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Biophysical journal

Exchange of Gramicidin between Lipid Bilayers: Implications for the Mechanism of Channel Formation.


PMID 29045870

Abstract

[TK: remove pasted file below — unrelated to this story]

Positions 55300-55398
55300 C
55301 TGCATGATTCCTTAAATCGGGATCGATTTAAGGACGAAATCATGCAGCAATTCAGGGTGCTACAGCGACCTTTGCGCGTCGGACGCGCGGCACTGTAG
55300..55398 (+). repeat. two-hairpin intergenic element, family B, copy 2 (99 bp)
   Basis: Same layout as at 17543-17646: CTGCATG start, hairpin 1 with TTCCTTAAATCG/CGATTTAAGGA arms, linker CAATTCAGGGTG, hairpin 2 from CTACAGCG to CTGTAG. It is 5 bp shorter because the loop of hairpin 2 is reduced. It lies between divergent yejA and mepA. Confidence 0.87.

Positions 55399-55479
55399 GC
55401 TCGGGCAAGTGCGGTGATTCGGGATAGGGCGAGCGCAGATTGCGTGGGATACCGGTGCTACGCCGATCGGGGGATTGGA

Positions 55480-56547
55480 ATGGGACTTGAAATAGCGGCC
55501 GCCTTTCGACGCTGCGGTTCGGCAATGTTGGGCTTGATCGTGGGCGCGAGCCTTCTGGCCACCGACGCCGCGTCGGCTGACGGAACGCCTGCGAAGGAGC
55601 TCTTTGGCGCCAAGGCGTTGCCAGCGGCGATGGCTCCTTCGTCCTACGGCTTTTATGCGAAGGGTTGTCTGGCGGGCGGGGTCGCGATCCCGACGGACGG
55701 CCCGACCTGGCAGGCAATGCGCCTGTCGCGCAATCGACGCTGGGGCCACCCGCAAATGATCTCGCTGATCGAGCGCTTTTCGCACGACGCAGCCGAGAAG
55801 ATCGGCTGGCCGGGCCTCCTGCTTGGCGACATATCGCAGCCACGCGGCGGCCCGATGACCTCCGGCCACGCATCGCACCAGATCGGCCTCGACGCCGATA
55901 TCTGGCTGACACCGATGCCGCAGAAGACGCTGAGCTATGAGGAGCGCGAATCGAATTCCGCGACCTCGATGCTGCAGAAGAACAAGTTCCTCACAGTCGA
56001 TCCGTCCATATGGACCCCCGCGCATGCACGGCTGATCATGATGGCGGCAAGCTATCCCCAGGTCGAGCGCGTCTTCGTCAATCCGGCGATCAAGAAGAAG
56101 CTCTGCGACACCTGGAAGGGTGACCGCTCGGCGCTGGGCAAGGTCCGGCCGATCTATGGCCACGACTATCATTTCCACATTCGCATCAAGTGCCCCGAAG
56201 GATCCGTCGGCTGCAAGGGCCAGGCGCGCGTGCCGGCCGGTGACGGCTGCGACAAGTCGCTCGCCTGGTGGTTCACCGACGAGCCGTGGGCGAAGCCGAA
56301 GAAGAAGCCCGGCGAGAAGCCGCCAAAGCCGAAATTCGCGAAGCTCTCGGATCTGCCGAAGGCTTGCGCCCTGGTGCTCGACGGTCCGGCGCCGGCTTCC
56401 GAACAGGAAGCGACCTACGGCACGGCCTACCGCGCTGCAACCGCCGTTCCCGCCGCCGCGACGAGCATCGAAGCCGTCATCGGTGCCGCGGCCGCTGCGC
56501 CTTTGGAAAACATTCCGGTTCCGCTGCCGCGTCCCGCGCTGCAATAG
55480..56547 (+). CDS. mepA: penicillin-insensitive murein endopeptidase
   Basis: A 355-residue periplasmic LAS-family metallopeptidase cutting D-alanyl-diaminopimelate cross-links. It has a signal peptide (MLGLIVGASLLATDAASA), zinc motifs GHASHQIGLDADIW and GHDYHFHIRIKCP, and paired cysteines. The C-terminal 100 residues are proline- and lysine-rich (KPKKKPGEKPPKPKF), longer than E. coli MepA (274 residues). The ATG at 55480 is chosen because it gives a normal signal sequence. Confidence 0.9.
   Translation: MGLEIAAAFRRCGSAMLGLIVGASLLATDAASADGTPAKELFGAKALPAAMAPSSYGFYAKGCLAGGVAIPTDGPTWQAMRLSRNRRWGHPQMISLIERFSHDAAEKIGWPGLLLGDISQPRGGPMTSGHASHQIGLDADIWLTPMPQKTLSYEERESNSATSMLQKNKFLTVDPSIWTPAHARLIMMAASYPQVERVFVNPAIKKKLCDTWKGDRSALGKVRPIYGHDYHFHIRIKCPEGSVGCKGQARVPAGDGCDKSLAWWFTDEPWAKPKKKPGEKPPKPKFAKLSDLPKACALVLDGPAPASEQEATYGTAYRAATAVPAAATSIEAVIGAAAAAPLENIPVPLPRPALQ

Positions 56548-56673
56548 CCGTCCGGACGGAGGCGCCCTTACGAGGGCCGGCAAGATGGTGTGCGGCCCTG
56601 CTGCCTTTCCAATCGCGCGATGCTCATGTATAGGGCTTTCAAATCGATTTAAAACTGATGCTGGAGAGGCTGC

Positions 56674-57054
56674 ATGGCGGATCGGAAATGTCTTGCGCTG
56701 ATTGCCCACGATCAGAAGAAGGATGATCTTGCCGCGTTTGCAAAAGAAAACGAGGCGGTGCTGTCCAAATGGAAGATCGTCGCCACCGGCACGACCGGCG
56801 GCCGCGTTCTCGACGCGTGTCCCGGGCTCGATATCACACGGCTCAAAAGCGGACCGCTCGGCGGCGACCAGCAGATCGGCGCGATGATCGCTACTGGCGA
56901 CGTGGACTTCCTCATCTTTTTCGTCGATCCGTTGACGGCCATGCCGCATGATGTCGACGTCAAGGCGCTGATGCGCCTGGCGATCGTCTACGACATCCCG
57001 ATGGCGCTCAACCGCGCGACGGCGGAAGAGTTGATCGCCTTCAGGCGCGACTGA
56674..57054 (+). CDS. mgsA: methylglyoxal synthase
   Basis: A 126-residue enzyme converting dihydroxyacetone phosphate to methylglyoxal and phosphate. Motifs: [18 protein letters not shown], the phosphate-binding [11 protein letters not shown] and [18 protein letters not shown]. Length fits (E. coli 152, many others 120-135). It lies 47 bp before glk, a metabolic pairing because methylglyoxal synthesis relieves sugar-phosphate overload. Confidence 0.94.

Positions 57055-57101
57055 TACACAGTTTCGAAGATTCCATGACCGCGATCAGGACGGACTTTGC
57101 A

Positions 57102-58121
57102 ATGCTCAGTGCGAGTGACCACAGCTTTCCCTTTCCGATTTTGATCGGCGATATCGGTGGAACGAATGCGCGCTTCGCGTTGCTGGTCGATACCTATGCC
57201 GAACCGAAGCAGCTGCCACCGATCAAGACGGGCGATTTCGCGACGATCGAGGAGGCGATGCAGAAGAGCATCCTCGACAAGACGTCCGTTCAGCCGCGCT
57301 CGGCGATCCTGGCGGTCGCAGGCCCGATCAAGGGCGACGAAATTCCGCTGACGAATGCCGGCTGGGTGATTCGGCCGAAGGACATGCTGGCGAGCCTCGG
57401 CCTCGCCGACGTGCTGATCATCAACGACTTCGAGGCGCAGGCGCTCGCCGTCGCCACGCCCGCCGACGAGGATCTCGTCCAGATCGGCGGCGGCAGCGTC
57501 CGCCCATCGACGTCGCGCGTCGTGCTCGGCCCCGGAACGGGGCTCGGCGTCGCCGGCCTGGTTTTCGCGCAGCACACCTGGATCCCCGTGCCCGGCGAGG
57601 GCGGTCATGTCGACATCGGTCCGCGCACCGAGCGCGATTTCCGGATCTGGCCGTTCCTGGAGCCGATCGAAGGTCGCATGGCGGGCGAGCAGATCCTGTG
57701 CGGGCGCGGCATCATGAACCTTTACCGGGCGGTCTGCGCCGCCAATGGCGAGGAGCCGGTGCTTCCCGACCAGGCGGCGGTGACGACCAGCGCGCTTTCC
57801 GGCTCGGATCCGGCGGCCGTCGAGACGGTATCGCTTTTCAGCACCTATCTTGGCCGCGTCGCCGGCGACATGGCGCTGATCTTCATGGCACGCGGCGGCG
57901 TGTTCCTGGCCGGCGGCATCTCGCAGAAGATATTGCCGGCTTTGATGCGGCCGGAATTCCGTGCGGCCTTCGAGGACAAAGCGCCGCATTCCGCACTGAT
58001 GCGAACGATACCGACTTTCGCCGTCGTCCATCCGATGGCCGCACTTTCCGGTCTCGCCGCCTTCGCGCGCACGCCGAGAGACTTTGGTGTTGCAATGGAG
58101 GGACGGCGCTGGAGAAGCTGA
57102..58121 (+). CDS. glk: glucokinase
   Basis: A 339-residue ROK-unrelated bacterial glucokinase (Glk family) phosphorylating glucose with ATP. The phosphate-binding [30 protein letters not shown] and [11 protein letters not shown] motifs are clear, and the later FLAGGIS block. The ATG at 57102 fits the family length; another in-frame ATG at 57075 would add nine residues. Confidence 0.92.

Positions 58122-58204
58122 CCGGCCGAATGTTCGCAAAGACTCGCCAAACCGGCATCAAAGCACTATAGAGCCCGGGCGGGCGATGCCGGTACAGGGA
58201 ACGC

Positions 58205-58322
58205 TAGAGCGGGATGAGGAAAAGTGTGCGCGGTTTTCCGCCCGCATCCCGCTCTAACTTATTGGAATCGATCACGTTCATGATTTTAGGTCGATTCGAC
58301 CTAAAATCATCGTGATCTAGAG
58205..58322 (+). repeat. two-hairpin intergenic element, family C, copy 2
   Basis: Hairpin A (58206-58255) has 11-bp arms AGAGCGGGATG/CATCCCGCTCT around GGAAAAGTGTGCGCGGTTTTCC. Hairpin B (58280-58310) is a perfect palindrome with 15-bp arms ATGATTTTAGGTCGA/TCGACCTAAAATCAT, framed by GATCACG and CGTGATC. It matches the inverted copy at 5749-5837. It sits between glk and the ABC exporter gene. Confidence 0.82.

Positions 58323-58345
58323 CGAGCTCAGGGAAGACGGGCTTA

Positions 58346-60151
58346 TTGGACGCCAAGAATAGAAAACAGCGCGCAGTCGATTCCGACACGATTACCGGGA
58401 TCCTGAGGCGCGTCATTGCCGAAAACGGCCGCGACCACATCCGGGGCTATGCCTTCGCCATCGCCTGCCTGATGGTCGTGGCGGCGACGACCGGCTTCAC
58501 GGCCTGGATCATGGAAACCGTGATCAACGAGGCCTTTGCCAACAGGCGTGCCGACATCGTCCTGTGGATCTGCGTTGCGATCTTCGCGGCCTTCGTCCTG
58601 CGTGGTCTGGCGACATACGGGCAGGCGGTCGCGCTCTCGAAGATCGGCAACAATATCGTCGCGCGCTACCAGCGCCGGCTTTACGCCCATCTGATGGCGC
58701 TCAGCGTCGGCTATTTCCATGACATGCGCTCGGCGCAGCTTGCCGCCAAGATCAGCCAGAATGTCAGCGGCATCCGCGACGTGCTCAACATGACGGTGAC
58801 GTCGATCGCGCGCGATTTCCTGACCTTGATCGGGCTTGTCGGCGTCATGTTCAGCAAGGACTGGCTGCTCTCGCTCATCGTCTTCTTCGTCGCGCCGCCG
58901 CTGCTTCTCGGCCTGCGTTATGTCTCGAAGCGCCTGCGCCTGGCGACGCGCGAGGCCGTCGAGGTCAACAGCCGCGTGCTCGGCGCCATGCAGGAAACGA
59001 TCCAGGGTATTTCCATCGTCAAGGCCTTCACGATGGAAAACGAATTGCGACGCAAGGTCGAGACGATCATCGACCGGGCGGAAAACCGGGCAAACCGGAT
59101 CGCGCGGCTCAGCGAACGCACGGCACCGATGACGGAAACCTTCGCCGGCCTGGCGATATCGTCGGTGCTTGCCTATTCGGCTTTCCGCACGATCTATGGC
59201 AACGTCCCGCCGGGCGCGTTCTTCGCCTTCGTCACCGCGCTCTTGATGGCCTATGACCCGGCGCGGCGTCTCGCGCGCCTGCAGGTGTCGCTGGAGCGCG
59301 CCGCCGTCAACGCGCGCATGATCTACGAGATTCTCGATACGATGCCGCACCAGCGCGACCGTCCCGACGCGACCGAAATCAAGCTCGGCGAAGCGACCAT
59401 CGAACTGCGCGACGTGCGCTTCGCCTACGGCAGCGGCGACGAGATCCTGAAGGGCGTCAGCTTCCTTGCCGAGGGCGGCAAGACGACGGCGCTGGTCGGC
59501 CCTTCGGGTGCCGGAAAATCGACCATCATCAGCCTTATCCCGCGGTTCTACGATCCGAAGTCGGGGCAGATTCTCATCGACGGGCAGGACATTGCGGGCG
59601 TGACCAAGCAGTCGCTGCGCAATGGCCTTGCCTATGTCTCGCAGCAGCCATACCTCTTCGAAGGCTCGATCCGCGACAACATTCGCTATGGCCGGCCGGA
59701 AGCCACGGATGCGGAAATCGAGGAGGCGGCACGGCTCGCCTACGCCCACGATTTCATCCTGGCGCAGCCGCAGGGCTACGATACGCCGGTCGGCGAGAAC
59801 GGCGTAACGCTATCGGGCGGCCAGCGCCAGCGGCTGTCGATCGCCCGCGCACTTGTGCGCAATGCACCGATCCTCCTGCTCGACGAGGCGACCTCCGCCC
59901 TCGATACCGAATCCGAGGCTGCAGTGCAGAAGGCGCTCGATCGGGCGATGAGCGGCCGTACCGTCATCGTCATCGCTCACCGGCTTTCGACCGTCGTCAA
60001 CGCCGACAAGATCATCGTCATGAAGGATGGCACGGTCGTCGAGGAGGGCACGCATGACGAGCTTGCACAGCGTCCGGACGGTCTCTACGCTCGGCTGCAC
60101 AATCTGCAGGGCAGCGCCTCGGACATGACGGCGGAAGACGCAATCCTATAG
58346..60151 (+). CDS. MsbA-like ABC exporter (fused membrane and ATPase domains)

The canonical mechanism of gramicidin (gA) channel formation is transmembrane dimerization of nonconducting subunits that reside in opposite bilayer leaflets. The channels do not open and close; they appear and disappear due to subunit association and dissociation. Many different types of experiments support this monomer ↔ dimer mechanism. Recently, however, this mechanism was challenged, based on experiments with lipid vesicle-incorporated gA under conditions where vesicle fusion could be controlled. In these experiments, sustained channel activity was observed long after fusion had been terminated, which led to the proposal that gA single-channel current transitions result from closed-open transitions in long-lived bilayer-spanning dimers. This proposal is at odds with 40 years of experiments, but involves the key assumption that gA monomers do not exchange between bilayers. We tested the possibility of peptide exchange between bilayers using three different types of experiments. First, we demonstrated the exchange of gA between 1,2-dierucoyl-sn-glycero-3-phosphocholine (DC